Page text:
But when Special clicks, it works wonders. O’Connell is a proficient comedian – both physical and verbal – and is an appealing lead. He wisely surrounds himself with wonderful performers, especially Patel, whose hilariously broad performance practically screams “breakout star!” She strides into her scenes with a warm and comfort, stealing the show. O’Connell also stays clear of making his show “inspirational” or “uplifting.” Too many times stories of queer people or disabled people (or the combo of the both) are written in a condescending matter to educate viewers. Because O’Connell is telling the story, he’s built a show that is hilarious and irreverent. Here’s hoping that when O’Connell gets more seasons, he’ll have space and time to expand his universe.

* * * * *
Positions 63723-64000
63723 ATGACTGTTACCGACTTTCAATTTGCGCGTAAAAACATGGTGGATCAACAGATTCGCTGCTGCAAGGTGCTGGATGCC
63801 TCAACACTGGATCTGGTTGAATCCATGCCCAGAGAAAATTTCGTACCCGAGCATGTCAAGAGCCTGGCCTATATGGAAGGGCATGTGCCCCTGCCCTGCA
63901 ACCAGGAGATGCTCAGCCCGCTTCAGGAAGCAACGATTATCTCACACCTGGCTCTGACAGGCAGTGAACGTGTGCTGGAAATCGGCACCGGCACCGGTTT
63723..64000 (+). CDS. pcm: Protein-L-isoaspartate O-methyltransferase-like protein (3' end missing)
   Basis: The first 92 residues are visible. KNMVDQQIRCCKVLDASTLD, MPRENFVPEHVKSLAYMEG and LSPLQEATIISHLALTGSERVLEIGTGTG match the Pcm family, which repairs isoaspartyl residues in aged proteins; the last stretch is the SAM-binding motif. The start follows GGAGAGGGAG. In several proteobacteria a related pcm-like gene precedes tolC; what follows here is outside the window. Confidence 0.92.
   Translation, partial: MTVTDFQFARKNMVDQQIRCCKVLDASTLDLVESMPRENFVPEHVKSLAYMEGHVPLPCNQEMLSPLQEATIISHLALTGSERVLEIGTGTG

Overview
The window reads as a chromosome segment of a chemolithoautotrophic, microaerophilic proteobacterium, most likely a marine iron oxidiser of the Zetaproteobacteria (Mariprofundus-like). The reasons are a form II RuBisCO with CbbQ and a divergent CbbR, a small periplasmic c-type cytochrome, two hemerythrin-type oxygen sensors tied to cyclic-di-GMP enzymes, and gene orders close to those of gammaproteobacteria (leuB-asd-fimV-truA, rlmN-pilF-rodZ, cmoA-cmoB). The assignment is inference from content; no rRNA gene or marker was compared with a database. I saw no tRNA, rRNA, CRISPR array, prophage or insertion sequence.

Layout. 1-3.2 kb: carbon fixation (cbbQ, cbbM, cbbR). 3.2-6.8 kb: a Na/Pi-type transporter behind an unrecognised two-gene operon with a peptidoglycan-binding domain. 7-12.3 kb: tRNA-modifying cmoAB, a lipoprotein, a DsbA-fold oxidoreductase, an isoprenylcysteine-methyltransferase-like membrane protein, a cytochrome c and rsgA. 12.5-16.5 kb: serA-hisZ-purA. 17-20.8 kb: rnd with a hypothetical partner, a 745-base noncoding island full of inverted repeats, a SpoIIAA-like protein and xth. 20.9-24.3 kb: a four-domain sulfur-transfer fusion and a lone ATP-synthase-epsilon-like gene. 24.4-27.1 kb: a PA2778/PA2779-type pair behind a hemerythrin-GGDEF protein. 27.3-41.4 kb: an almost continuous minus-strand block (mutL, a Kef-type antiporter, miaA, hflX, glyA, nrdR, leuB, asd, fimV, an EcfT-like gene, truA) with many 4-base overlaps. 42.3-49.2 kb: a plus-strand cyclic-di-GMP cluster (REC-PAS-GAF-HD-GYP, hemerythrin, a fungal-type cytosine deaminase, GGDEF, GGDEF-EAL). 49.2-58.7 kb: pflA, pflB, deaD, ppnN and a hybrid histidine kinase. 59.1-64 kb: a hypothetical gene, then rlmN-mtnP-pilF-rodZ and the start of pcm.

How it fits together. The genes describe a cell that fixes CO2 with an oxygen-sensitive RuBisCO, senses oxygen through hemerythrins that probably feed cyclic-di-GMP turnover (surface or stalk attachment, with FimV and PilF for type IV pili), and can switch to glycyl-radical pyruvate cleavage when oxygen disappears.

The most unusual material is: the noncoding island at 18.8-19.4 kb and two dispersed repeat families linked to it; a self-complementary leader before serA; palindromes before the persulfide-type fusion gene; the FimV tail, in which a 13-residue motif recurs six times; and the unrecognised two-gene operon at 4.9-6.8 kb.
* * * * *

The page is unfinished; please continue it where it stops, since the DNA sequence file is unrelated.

A look at Andrzej Wajda’s ‘Roly Poly’

Image result for roly poly andrzej wajda

As part of the Kinoteka Polish Film Festival, I attended a screening of Andrzej Wajda’s short film, Roly Poly (Przekładaniec), which is loosely based on the Stanisław Lem’s short story and radio play, Czy pan istnieje, Mr. Johns? (Are You There, Mr Johns?) The screening was part of a double feature that included Maska, a short film by the Quay brothers, which is also based on work by Lem.

Because I’m not a fan of science fiction normally, I’m not overly familiar with Lem’s work, aside from his classic text, Solaris, which was adapted by Steven Soderbergh in 2002 into a film. In Europe, Lem is known also as a philosopher and literary critic, and his nonfiction work is well known here, as well.